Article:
Significance of T-wave amplitude and dynamics at the time of reperfusion in patients with acute ST-segment elevation myocardial infarction treated with primary percutaneous coronary intervention.
BACKGROUND: Peri-interventional T-wave changes may reflect the microvascular reperfusion status and potentially carry early independent, prognostic information in patients with ST-elevation myocardial infarction (STEMI) treated with primary percutaneous coronary intervention (PCI). METHODS: The first available electrocardiogram (ECG) (index ECG) and the ECG recorded immediately post-PCI were analyzed for T-wave morphology in 207 patients with STEMI. Absolute T-wave amplitude was recorded and any change in T-wave amplitude from index ECG to post-PCI ECG was calculated. Continuous ST monitoring was performed from hospital arrival until 90 minutes after PCI. Maximum troponin level and left ventricular ejection fraction were evaluated before discharge. Final infarct size was assessed by myocardial perfusion imaging after 1 month. RESULTS: Large, positive T-wave amplitude in the index ECG and the post-PCI ECG was associated with delayed ST resolution after PCI. In the post-PCI ECG, T-wave amplitude was positively associated with troponin-T value (P < .001) and final infarct size (P = .036), and inversely associated with left ventricular ejection fraction (P < .001). However, T-wave amplitude in the post-PCI ECG was also associated with procedural increase in ST elevation (P < .001) and inversely associated with spontaneous ST resolution (P < .017). A net decrease in T-wave amplitude during reperfusion therapy was associated with faster microvascular reperfusion as evaluated by time to ST resolution. CONCLUSION: Large T-wave amplitudes in static pre- and post-PCI ECGs are associated with delayed microvascular reperfusion, whereas the dynamic development of more negative T waves during PCI is associated with earlier microvascular reperfusion. However, in the acute setting, T waves provide little incremental information when compared to ST parameters available in the per-interventional phase.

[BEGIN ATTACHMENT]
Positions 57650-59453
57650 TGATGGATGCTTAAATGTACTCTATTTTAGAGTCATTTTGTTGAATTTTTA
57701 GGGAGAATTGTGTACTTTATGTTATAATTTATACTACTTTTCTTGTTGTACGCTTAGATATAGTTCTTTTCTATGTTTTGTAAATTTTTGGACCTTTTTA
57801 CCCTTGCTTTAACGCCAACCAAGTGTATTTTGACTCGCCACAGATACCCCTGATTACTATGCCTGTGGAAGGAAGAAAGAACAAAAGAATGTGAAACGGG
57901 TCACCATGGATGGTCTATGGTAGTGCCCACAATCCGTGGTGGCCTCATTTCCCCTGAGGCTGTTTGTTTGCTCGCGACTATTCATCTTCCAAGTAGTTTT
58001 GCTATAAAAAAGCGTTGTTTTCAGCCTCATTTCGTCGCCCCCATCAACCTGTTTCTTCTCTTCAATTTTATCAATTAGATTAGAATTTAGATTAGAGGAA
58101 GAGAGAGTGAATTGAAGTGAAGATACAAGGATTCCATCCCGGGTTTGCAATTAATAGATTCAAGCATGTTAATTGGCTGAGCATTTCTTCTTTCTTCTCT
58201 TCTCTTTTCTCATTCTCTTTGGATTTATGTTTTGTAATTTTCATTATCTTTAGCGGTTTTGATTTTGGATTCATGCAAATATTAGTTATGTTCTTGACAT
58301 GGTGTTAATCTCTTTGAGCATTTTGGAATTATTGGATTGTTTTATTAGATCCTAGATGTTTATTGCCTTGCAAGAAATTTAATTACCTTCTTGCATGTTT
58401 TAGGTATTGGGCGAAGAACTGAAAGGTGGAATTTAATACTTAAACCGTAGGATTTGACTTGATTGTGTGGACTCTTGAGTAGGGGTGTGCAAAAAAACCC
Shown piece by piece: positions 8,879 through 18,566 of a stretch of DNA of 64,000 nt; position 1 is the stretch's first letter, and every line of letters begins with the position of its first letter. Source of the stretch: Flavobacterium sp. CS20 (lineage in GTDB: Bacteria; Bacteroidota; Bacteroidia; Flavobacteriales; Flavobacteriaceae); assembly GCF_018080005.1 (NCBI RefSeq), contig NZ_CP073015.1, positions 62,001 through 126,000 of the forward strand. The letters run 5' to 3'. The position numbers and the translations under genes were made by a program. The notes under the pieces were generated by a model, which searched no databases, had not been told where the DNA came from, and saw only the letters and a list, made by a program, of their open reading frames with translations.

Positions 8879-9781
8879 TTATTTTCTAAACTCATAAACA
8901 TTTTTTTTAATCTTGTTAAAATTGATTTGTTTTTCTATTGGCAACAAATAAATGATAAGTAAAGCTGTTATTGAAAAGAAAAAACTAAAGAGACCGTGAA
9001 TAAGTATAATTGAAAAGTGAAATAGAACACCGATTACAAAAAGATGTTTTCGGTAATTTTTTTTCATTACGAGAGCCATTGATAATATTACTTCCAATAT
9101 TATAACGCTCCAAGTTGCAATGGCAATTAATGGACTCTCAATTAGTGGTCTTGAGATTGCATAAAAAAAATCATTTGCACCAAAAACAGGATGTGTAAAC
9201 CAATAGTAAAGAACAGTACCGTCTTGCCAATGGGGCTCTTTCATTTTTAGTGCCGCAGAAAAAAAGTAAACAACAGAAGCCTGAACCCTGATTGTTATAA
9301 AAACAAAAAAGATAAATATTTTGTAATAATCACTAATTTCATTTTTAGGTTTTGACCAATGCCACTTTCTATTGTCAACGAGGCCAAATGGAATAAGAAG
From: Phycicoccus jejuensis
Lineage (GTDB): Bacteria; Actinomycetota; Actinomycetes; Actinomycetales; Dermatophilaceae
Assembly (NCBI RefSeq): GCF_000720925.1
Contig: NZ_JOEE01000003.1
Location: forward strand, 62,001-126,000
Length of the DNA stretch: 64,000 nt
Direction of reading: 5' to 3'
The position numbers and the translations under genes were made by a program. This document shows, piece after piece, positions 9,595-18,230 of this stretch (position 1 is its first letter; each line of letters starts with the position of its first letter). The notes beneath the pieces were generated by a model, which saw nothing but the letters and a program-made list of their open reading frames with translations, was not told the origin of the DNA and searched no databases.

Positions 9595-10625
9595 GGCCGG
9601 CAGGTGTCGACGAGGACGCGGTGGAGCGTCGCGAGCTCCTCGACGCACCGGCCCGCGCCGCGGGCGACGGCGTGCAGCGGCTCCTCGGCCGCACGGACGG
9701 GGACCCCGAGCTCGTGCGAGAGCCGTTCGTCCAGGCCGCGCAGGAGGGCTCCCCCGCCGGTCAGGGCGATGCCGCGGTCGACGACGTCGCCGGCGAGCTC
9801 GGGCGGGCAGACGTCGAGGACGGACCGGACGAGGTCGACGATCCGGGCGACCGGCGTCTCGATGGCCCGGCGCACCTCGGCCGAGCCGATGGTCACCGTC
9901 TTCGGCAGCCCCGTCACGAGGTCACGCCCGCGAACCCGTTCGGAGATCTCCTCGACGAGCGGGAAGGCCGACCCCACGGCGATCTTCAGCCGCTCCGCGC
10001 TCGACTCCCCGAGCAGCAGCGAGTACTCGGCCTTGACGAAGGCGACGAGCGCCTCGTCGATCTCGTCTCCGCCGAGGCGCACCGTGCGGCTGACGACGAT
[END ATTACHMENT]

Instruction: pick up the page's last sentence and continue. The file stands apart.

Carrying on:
Sørensen, JT; Murinson, MA; Kaltoft, AK; Nikus, KC; Wagner, GS; Terkelsen, CJ
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